Lake Atitlan draws you in. We forcibly drug ourselves away just before our visa expired, but numerous travelers we shared time with remain, unable to leave this spot so filled with magic and mystery.
Of all of the villages dotting the lake side, San Marcos is the most mystical, filled with hippies and yogis. Juice bars and vegetarian restaurants line the narrow, meandering pathways to the lake and travelers and locals alike sell their wares while the smell of incense drifts through the fresh lake air.
While we loved our time there, one thing nearly impossible to find was good lettuce. Romaine was available a time or two a week but was only mildly tasty and spoiled quickly. Then wee heard rumors of heavenly mixed greens produced in the next village of Tznuna at Atitlan Organics and we simply had to get some for ourselves. What followed turned into multiple trips to not just buy the precious greens but to enjoy avocado-banana smoothies from the restaurant at the Bamboo Guest House and enjoy a half day tour of the farm.
Permaculture is, in its most simple form, the development of agricultural ecosystems intended to be sustainable and self-sufficient. A fully integrated way to live sustainably off the land around you.
As with most things in this life we have chosen, it isn’t so simple as simply showing up to a stand and purchasing said lettuce. We reviewed their website and followed directions, emailing Shad, the co-owner of the farm and an enthusiastic face for all things sustainable. Order intact, we were advised to head to the Bambu Guest House. Put on your hiking shoes.
As I have mentioned previously, everything surrounding the lake is uphill. Seriously, even when walking downhill (there is, very literally, almost nothing that is simply flat) it only meant you would need to go back uphill so there was no joy in the down. But our buns were growing tight and our lung capacity improving with each week that passed.
We meandered our way along the road from our home at Pasajcap to the small village of Tznuna. Mostly devoid of tourist infrastructure other than the farm and guest house, we made our way through town followed by the ever curious gazes of the local community. And then we headed up. And up. The guest house, itself is lovely. Built of giant bamboo, it reminded us a bit of similar jungle lodges we had seen in Southeast Asia.
The Bambu Guest House is a feature all on it’s own. As the home for those volunteering and learning permaculture at the farm, it also features comfy hostel beds with amazing views of the valley and lake below as well as a farm to table restaurant run by three amazing young people from the local community.
Our lettuce came beautifully packaged, featuring vibrant edible flowers, and the herbs we had also ordered were easily some of the best we’d seen in many a month, and after the hike we fueled up with one of their unexpectedly delicious avocado-banana smoothies enjoyed with a typical epic view.
The stunning salad that night made any effort worthwhile and we made a pact to make the trek for this lettuce mix a weekly event.
In the meantime, John and Mandi, along with Matty and Ingrid expressed interest in heading to the actual farm to meet Shad and his staff and see firsthand what was happening at the farm.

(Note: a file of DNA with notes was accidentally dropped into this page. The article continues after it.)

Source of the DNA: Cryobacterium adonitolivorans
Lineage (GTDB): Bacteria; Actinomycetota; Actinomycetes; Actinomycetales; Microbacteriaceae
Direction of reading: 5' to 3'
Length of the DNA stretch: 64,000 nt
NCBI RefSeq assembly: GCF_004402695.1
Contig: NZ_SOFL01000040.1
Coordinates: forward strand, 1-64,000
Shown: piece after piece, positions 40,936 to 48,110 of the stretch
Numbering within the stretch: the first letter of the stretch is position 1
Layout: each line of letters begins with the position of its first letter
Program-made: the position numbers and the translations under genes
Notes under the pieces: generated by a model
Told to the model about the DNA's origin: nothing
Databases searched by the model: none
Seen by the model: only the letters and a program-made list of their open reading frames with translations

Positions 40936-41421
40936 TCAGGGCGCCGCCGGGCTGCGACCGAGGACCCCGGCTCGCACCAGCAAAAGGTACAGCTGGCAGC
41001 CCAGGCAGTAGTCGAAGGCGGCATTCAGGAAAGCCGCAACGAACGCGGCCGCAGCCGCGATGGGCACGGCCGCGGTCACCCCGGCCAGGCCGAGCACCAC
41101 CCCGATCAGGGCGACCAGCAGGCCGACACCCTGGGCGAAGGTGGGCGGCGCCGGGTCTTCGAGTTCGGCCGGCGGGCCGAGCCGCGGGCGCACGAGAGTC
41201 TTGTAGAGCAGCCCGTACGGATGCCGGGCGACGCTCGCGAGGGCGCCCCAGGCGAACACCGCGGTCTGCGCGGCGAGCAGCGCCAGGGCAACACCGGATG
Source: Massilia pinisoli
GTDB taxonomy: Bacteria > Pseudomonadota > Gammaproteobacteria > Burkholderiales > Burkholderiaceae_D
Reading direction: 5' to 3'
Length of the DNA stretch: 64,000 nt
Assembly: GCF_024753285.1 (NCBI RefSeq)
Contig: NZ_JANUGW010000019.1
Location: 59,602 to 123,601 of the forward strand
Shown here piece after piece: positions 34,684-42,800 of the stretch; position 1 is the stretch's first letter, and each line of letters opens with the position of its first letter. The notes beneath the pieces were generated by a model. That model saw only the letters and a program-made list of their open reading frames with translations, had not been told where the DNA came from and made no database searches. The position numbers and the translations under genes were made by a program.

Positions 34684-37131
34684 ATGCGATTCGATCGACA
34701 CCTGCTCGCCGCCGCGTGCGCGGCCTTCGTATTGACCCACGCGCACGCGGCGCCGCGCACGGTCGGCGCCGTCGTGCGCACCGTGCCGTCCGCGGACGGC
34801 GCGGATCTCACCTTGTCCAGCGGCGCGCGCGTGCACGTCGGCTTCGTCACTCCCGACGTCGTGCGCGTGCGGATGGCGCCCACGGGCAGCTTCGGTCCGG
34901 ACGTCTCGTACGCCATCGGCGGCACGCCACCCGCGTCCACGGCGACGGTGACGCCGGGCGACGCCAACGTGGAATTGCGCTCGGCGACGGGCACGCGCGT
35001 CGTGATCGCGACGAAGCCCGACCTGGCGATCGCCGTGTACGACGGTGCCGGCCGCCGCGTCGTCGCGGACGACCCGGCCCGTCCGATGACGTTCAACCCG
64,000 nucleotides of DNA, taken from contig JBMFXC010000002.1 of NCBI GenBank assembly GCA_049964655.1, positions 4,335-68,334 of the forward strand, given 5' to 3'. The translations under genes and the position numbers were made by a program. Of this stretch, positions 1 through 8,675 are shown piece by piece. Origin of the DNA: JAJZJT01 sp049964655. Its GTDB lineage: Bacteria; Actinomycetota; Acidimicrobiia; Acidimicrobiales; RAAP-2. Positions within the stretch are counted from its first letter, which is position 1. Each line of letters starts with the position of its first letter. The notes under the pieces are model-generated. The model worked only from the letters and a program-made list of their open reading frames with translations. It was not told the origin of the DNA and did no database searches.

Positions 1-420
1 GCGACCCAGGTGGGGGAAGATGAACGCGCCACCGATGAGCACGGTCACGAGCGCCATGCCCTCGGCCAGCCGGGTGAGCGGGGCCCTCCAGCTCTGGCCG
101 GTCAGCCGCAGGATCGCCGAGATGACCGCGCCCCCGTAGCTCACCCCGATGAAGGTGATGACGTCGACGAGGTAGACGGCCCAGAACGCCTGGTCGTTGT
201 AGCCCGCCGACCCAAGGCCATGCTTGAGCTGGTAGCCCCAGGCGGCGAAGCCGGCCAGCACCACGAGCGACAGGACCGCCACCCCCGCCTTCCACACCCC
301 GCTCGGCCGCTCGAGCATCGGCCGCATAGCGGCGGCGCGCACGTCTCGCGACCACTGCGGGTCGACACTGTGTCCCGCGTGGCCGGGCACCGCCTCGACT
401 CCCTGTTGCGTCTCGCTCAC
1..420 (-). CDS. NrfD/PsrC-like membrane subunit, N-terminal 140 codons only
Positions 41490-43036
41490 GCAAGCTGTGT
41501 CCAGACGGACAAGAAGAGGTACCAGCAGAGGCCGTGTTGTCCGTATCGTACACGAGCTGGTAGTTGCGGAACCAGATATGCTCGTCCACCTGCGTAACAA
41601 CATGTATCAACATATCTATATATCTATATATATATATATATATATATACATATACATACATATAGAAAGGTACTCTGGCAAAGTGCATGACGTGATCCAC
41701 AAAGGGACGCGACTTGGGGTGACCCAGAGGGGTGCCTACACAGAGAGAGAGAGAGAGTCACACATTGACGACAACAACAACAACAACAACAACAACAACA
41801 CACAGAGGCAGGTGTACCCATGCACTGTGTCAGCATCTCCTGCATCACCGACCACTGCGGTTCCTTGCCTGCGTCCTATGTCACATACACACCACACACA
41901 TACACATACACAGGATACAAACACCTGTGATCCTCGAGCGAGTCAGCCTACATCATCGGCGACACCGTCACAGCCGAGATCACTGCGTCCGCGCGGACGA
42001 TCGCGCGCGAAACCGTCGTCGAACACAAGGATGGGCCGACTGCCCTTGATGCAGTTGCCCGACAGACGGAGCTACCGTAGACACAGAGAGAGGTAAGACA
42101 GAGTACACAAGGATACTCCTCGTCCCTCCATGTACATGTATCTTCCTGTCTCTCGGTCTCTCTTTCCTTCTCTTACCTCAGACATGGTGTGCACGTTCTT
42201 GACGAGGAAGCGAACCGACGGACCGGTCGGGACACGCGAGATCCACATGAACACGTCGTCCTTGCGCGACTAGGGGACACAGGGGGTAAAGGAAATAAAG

Atitlan Organics began with a dream. In 2009 Shad and his partner Colleen purchased 2.2 acres of overgrown land bordering a river. From that purchase they have been able to craft a farm so fertile it fully sustains three households of their staff as well as providing produce and animal products to the community, the Bambu Guest House, and other staff members.
I had originally heard of Atitlan Organics in my search for goat cheese. One of my very favorite things in life, I consider myself fortunate that it is now readily available in Mexico and much of Guatemala but theirs was reputed to be the best. Sadly for me, one young male matured just a little too early and managed to impregnate the entire herd before he was separated! So much for goat cheese for me, but a tour was still in order.
On our appointed day we gathered the troops and ambled down the road to Tznuna. Once again we went up and up, passing the guest house and continuing our climb before arriving, winded, at the farm. As we were escorted through the farm to the goat house, and starting point for our tour. I was impressed immediately by the merging of various beds and animal pastures.
As Shad gave his opening statements regarding his ideas on sustainability the adorable goats begged for pets before heading off to their pasture for grazing time. The tour encompassed the entire property and really gave me a good feel for their version of permaculture. Seeing how each area had multiple layers of growth featuring ground plants, middle height and the larger fruit trees overhead made complete sense on a sustainability level.
The pigs, chickens and goats were all rotated frequently to avoid overgrazing and destruction of the earth along with a near total elimination of “farm smell” that I was so familiar with having grown up on a large farm.
We ended our tour back at the guest house, eager to indulge in another great shake before wandering down the road to home. The task Shad has taken on is admirable. Hearing his continually evolving thoughts on what true sustainability means fascinating. He certainly couldn’t have found a more beautiful spot to perfect his craft.